The United States Daughters of 1812 (U.S.D. 1812) recently presented Mikel Brooks, founder and CEO of We are the 22 (WAT22), with the first Arkansas Society U.S.D. 1812 Patriot Medal in recognition of his service to veterans.

“WAT22 is a certified 501c3 non-profit organization dedicated to combating the veteran suicide epidemic through direct, peer-based, suicide intervention,” according to a news release. “The name of the organization is derived from the Veterans Affairs statistic that 22 veterans commit suicide every day.”

Mary Ellen Laursen, state veterans chairwoman for the U.S.D. 1812, organized the presentation, dinner and Bingo event. She asked Brooks to speak about his organization and veterans’ suicide awareness.

U.S.D. 1812 Arkansas President Kay Tatum and Veterans National Chairwoman Sheila Beatty-Krout also attended and presented Brooks with the Patriot Medal, according to a news release.

“Brooks and his team of responders have saved 109 Arkansas veterans’ lives in two years since the group was formed,” according to the release.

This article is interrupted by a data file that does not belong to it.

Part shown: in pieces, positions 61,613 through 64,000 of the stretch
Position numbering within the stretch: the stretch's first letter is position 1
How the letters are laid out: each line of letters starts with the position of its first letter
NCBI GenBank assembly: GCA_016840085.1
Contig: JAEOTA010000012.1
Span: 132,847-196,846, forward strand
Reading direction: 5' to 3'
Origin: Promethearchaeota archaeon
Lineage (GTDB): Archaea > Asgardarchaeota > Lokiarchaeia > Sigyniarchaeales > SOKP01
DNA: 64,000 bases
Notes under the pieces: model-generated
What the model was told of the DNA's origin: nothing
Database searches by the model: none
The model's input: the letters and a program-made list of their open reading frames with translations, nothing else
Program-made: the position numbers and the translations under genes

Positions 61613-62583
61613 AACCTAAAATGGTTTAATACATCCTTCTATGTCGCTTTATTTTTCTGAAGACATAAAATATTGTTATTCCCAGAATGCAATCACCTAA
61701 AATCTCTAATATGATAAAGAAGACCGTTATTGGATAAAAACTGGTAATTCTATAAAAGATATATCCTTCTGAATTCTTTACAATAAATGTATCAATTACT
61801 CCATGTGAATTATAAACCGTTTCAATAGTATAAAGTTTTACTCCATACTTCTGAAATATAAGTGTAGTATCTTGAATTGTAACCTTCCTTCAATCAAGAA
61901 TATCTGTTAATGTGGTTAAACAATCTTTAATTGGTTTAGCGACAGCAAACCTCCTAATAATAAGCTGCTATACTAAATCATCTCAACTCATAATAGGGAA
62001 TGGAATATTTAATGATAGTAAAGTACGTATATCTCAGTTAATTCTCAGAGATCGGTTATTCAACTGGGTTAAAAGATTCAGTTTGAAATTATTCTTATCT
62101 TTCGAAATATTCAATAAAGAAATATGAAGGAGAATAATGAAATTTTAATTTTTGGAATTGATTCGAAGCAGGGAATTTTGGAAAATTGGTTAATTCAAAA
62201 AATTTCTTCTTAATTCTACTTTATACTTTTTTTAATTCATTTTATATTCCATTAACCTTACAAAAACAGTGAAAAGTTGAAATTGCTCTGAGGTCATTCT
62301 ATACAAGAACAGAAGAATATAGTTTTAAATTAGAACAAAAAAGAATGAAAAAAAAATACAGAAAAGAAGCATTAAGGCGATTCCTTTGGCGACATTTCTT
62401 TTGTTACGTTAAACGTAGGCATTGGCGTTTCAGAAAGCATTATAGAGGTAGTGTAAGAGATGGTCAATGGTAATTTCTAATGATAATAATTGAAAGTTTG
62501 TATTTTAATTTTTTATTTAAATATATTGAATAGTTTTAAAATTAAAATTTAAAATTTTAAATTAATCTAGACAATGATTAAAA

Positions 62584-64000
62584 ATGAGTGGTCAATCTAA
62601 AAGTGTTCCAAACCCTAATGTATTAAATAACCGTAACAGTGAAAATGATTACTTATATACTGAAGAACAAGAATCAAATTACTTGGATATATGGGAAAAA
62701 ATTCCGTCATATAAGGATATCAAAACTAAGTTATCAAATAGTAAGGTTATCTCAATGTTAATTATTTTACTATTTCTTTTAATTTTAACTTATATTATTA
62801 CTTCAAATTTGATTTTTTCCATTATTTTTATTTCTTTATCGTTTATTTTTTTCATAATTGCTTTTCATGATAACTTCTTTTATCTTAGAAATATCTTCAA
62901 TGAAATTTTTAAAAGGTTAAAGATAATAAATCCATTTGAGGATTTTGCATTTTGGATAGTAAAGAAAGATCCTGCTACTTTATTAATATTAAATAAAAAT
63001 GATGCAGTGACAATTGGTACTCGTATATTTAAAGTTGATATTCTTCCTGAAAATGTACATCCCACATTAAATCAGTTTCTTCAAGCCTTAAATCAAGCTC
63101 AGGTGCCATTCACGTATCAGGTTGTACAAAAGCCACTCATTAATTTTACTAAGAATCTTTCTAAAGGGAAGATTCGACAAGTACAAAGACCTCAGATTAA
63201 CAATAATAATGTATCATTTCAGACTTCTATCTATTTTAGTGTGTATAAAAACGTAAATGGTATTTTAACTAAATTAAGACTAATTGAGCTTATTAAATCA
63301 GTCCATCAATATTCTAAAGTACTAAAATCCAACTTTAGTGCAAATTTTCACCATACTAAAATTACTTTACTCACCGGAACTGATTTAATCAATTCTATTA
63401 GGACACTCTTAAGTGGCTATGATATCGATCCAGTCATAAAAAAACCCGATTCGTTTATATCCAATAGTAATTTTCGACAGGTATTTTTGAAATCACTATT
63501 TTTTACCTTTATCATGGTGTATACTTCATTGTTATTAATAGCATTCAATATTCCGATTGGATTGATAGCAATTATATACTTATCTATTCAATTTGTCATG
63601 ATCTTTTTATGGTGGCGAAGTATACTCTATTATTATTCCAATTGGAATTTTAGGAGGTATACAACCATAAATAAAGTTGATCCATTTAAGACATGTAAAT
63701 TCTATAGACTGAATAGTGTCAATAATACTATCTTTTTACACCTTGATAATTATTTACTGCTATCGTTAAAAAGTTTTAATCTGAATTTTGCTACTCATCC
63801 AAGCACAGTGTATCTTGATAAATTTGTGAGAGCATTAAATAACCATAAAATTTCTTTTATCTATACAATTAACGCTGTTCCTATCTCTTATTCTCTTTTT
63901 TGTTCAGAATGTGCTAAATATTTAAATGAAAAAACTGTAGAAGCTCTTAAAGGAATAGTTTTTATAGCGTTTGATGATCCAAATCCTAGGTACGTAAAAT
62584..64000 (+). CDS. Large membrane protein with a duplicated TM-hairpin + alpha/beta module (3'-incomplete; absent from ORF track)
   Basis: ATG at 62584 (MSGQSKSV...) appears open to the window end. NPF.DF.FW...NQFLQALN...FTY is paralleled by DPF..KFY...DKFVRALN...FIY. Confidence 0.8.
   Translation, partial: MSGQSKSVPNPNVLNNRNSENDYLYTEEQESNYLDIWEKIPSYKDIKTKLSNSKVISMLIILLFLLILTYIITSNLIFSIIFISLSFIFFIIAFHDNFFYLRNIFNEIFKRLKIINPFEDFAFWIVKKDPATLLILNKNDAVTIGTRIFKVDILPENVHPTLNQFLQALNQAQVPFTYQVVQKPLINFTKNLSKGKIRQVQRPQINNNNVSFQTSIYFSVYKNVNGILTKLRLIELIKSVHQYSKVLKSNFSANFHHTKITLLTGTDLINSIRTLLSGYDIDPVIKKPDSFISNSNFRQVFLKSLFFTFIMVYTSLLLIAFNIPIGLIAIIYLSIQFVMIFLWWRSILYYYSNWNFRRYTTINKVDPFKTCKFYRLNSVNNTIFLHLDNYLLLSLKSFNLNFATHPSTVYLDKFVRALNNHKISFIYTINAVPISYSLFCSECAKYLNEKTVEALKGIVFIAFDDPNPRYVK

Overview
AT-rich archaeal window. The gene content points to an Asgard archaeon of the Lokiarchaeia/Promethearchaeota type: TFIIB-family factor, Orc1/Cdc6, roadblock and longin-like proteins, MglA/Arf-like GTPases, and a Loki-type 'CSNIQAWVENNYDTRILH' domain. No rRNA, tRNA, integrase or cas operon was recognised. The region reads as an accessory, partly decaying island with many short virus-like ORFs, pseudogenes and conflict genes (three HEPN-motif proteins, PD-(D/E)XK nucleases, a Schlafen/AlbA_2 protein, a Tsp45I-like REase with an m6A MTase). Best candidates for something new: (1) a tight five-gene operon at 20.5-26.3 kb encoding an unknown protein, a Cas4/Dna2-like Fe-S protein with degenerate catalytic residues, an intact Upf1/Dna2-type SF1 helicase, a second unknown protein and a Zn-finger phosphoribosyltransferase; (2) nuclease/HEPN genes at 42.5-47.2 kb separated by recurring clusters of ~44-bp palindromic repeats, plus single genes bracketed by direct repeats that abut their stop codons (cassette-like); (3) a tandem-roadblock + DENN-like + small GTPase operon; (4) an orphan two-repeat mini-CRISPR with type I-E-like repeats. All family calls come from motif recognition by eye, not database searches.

Brooks discussed how the responders (all veterans) are trained and also described the dangerous situations they may enter.

Bingo players donated winnings to WAT22. Brooks announced the money will be used to provide safety equipment and emergency medical supplies for the responders.

“The trained veteran responders are on standby 24/7 to respond to Arkansas veterans in crisis, talk them down, and get them the help they so desperately need and deserve. WAT22 works with local police and other first responders,” according to the release.

The Arkansas U.S.D. 1812 Patriot Medal was approved by the Arkansas membership this year and the society also approved the bestowing of the medal on Brooks.

The medal reads “Patriotism, Generosity, Selfless Dedication to Veterans, Arkansas Society USD1812, Award #1 Mikel Brooks, WAT22.”

“Brooks joined the Army at the age of 17 and served two tours in Iraq on the front lines, as a combat engineer. He was wounded and was retired. Suffering from traumatic brain injury, he became homeless and an addict. He also attempted suicide. After losing several friends and fellow veterans to suicide, Brooks founded WAT22,” according to the release. “WAT22, an all-volunteer organization, depends on the generosity of the community to continue its mission of saving lives.”

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